The main science driving this Chandra press release is the identification of faint stripes in the high-energy X-ray band (visible between 3 and 5 o’clock in the image). It is possible that these stripes are showing us the first direct evidence of a supernova remnant accelerating particles to cosmic ray energies! Please read the full press release here:

    As the Chandra Science Imager, it was a difficult task deciding how best to show off the beauty of this SNR while simultaneously conveying the groundbreaking science. The background stars provide a very nice contextual backdrop for the supernova remnant. Our team iterated over many versions of this image and ultimately decided that a few of the background stars were interfering with those high-energy stripes. We decided that masking out all stars within the remnant was a good compromise provided we A) explained that in the press release (which unfortunately was not picked up by other news outlets), and B) also made an unmasked version available from the website (as was linked to by Monkey Hybrid above).

    I understand the concerns raised. I take astronomy image processing very seriously, and we’ve tried to be as transparent (pun intended) as possible in creating a visually stunning and scientifically accurate image. Such is the challenge of multi-wavelength astronomy! Thanks to Phil for picking this one up and for all of your wonderful comments!

  36. Hi Joe and thank you for putting the record straight. This image really needs to have a note explaining it is not a real representation; but an ‘overlay’ to show the scale of the object. Many people who have read this page now think this object is actually out there and you could fly over to it for a closer look; or get swallowed by this enormous ‘blob’!

    I don’t wish to detract from the story, this is a most remarkable image of a SNR : )

  37. Pat Slane

    Hi sOnIc:

    I think you’ve misunderstood what Joe is saying about the image. This object really is out there, and (barring details like how long it would take to get there, and such) you really could fly over to it for a closer look. Of course, you wouldn’t be able to see the X-rays, but there is some optical emission from this SNR as well. But the object really is in the sky, along the line of sight to the stars that are shown in the image. The comments by others who note that the stars that should be seen “through” the SNR (some in front, some behind) have been masked out are correct. As Joe explains, when you leave those stars in it makes it hard to see those important new features that were identified in this study. (There is a bright star right near those stripe features on the right side, for example.) There was a no-mask verion provided right from the start:

    This one is very cool as well (though I’m obvously biased, as a co-author of the paper…). The point is that people should indeed think this object is actually out there amongst those stars. It is. It hasn’t been “photoshopped in”; some stars have been “photoshopped out” for clarity in the version Phil posted. (Oh, and for those wondering about a relic from the star that formed this object, this is the remnant of a Type Ia supernova. Those don’t leave a compact object behind; they represent the complete destruction of a white dwarf star.)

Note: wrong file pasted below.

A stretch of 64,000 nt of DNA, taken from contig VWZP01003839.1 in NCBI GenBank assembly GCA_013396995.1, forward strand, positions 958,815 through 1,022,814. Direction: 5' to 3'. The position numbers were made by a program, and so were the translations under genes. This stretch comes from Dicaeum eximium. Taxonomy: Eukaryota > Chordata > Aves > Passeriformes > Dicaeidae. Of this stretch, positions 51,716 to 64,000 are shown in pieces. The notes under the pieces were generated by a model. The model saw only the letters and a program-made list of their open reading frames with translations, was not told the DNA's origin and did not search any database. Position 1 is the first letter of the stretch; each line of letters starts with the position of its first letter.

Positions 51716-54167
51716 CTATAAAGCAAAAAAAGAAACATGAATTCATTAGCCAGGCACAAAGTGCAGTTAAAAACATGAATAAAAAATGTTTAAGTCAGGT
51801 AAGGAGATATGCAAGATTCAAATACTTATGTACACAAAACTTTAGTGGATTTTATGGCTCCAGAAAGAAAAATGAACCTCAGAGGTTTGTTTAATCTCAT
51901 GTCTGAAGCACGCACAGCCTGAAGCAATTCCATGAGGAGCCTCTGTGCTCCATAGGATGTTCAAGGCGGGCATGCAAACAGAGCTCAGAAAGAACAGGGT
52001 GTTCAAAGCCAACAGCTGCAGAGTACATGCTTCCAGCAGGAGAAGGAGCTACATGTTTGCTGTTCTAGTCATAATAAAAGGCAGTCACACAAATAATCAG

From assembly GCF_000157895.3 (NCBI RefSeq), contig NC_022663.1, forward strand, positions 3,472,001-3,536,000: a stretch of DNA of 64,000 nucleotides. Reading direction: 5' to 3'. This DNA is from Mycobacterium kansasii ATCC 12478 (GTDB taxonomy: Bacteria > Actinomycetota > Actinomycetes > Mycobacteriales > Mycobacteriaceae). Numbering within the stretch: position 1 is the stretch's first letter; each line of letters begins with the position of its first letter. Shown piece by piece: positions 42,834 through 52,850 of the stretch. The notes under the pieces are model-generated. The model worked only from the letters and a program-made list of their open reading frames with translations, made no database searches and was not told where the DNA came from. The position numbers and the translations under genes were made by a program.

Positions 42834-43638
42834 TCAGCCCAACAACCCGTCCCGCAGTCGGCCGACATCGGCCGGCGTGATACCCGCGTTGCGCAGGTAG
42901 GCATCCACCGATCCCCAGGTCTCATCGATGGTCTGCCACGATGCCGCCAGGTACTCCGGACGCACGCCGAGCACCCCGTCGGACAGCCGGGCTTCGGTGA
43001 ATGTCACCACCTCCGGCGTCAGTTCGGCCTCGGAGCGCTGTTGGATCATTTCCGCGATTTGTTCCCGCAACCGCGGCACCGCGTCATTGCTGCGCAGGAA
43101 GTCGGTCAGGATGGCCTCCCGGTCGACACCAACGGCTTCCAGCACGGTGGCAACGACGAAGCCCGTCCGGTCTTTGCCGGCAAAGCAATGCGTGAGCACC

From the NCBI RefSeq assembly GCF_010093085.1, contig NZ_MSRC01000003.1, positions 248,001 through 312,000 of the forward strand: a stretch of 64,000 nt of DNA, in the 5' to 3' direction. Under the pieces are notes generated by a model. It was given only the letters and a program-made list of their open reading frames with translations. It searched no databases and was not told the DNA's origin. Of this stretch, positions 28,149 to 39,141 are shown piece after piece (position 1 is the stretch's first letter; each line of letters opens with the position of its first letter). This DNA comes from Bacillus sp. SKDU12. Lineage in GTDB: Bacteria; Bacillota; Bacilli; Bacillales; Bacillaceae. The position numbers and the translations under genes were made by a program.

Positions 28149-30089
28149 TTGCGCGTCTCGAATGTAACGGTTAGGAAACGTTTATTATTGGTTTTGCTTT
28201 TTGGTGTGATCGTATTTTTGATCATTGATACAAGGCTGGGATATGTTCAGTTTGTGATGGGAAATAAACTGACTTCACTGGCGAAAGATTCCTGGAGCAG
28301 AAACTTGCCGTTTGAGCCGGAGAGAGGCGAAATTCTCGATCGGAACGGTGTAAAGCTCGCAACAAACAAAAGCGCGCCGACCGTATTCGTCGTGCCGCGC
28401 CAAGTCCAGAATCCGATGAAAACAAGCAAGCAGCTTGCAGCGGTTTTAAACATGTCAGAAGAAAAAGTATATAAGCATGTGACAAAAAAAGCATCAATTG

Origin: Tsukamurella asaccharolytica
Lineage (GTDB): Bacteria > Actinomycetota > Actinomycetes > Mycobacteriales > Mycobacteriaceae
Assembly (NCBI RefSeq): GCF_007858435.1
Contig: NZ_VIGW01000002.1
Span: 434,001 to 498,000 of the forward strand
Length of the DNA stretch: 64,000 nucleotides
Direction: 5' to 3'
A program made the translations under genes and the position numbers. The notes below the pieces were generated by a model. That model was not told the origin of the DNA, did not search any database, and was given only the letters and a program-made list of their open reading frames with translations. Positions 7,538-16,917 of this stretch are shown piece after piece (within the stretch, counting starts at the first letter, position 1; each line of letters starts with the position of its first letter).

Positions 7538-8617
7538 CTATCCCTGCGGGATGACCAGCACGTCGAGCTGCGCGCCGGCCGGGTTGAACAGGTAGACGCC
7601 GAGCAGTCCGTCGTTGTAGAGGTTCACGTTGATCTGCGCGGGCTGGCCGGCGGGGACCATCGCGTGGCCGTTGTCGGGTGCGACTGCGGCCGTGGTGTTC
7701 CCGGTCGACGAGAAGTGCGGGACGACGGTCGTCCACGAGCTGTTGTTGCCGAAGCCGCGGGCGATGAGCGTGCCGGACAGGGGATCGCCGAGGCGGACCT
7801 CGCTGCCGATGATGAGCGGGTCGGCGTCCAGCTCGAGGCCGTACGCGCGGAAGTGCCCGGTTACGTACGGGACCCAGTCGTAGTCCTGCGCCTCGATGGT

As for getting swallowed, well…

  38. If not enhanced coloring and detail, this supernova remnant could not be photo-shopped any better, beautiful!

  39. Messier Tidy Upper

    @34. Monkey Hybrid :

    Compare it with this version and you’ll see exactly what he means. …[link snipped] … So yes, very nice image, but I think the one in my link is much more ‘realistic’.

    Ah, yes, I’m with you now. Yeah, your version linked there is better. Thanks. :-)

    @ #33 :

    As for the central star being missing, well it’s a supernova that could have been *was* a white dwarf that totally blew itself apart leaving no remnant – or a type II SN that ended in a black hole. Does it matter that much if we don’t /can’t work out where the central star is / was?

    [Now fixed.]

    Guh! (As they say in Futurama.) 😉

    This is Tycho’s Supernova – which *was* a white dwarf thus the missing central star is no surprise. So named because Tycho Brahe saw that star explode back in 1572. On seeing this “new star” Tycho literally couldn’t believe his eyes and had to get passers-by to confirm it. :-)

  40. My concern was the in the context of this blog post, and reading the comments left, many people appeared to be misled into thinking this was a ‘snap shot’ of the night sky, as if a single exposure looking at a dense/solid/opaque blob in space, which it is not.

    I am certainly not having a dig at the Chandra science behind this at all! And I’d prefer not to have a dig at Phil since this is the first time I’ve posted on his awesome blog and I have huge respect for everything he does. But I still stand by what I said, without explaining the ‘masking’ many people will, and have, got the wrong idea.

  41. Tribeca Mike

    The photo and your info are beyond insanely bitchin’, as we used to say at the drag strip. Amazing.